Article

On the Throughput of Secure Hybrid-ARQ Protocols for Gaussian Block-Fading Channels

Dept. of Electr. & Comput. Eng., Rutgers Univ., Brunswick, NJ
IEEE Transactions on Information Theory (Impact Factor: 2.65). 01/2008; DOI: 10.1109/TIT.2009.2013043
Source: arXiv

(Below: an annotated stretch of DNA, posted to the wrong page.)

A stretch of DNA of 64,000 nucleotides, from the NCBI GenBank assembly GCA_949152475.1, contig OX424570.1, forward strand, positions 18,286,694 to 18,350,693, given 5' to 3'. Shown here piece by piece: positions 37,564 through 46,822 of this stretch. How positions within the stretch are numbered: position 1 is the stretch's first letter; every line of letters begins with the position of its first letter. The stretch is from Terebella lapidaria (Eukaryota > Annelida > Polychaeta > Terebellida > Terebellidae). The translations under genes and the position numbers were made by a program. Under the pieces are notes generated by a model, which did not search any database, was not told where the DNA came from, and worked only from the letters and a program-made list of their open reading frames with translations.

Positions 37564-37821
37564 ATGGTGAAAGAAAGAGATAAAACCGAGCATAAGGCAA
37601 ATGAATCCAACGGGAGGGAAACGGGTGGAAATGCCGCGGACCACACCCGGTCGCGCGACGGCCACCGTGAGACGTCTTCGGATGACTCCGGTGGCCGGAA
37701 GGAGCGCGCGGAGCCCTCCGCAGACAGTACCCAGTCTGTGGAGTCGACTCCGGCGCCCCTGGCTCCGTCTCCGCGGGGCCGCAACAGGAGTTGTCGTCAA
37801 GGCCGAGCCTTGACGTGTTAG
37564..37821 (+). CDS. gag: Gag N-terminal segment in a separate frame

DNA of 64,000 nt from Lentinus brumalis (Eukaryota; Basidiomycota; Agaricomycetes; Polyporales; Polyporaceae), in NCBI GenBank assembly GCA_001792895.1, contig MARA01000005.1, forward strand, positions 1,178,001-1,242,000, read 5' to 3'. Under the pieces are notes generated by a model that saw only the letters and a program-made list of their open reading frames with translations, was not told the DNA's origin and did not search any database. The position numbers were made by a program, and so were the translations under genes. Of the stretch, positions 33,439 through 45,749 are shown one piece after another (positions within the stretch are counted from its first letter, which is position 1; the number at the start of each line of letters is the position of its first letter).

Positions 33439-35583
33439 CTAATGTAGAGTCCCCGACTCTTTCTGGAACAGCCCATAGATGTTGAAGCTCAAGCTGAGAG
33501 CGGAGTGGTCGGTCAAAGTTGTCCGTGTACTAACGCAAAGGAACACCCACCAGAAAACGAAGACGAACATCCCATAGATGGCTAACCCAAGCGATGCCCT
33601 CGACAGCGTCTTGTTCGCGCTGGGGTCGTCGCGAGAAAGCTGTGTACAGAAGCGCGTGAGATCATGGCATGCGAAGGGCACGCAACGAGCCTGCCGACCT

ABSTRACT The focus of this paper is an information-theoretic study of retransmission protocols for reliable packet communication under a secrecy constraint. The hybrid automatic retransmission request (HARQ) protocol is revisited for a block-fading wire-tap channel, in which two legitimate users communicate over a block-fading channel in the presence of a passive eavesdropper who intercepts the transmissions through an independent block-fading channel. In this model, the transmitter obtains a 1-bit ACK/NACK feedback from the legitimate receiver via an error-free public channel. Both reliability and confidentiality of secure HARQ protocols are studied by the joint consideration of channel coding, secrecy coding, and retransmission protocols. In particular, the error and secrecy performance of repetition time diversity (RTD) and incremental redundancy (INR) protocols are investigated based on good Wyner code sequences, which ensure that the confidential message is decoded successfully by the legitimate receiver and is kept in total ignorance by the eavesdropper for a given set of channel realizations. This paper first illustrates that there exists a good rate-compatible Wyner code family which ensures a secure INR protocol. Next, two types of outage probabilities, connection outage and secrecy outage probabilities are defined in order to characterize the tradeoff between the reliability of the legitimate communication link and the confidentiality with respect to the eavesdropper's link. For a given connection/secrecy outage probability pair, an achievable throughput of secure HARQ protocols is derived for block-fading channels. Finally, both asymptotic analysis and numerical computations demonstrate the benefits of HARQ protocols to throughput and secrecy.

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